You don't think what you do affects your opponents? You're only playing the course? Listen to what Tiger said about his opponent when they're coming down the stretch. He's paying attention to how his opponent is acting during crucial moments. What you do CAN increase your opponent's confidence!

SImple As This...

Tiger's very last sentence says it all. Sounds simple ... not enough live it!

Sunday, January 1, 2012

Resolutions Not Allowed!

Happy New Year! The question usually asked next is about new year's resolutions. This question will never come out of my mouth, because I don't believe in them. It's become such a watered-down, half-hearted exploration, they don't mean anything, long term. Instead of focusing on resolutions, put your energy towards commitments. What committed decisions will you make in 2012? What type of emotion do you want to feel on a daily basis this year?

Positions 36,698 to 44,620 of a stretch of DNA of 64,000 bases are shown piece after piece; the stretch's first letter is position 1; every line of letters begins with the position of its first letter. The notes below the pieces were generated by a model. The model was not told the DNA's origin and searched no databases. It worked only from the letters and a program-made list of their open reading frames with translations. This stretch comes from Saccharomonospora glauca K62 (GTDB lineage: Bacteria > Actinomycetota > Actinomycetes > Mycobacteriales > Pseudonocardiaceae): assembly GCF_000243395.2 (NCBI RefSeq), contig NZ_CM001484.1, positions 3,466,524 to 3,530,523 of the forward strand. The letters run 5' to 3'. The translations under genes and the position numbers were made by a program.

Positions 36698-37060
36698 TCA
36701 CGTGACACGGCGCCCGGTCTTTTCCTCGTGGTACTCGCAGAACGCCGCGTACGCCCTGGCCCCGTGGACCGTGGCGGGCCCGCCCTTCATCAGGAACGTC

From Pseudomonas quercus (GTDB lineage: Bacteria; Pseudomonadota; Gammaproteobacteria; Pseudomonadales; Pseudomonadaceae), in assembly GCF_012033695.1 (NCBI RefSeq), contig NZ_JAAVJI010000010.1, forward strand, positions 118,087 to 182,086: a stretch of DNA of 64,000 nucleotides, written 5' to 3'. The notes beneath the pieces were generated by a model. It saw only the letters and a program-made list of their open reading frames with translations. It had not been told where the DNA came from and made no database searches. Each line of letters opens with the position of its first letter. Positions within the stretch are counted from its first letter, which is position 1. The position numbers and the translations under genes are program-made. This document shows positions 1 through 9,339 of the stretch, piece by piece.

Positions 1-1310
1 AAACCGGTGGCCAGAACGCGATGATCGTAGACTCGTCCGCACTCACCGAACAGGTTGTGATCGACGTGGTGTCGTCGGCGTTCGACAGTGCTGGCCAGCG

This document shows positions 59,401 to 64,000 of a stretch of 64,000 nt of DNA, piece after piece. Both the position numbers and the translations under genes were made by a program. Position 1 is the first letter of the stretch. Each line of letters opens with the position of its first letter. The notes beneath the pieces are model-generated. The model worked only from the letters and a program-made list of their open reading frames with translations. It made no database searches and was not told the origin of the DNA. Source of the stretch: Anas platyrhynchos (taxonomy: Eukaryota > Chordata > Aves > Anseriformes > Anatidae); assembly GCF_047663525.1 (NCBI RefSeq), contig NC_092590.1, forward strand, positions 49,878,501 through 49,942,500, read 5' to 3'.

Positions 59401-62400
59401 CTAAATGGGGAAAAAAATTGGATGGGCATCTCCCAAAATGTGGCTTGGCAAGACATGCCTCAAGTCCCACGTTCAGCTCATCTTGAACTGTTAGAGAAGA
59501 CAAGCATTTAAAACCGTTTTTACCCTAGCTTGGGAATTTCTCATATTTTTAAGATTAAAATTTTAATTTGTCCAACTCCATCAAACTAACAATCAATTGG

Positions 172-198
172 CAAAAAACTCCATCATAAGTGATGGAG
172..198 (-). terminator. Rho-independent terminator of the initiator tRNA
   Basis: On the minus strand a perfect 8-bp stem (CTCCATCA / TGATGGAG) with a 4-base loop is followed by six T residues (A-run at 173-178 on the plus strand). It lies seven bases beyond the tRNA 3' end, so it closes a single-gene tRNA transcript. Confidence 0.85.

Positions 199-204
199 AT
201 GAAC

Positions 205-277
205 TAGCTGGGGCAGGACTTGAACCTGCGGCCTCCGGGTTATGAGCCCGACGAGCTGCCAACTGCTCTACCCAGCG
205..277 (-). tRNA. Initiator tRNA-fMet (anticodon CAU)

Resolutions are like diets. They're exciting at first, but slowly fade because alone, they mean nothing. Let's get rid of the middle man ... in this case, the new year's resolutions. Instead, concentrate on your motivation and plan of attack you need to create. What does your map look like? Making this your focus will keep momentum flowing towards your goals.

If you need to adjust your 2011 plan to make 2012 more efficient, that's fine ... but starting over with a new set of resolutions is a waste of energy. This type of break in the action is what kills momentum. The new year should be time of adding to the already created momentum of the past year. If you approach each January in this fashion, you'll find a much smoother transition from December.

Committed, discipline decisions will always be your key to a successful new year.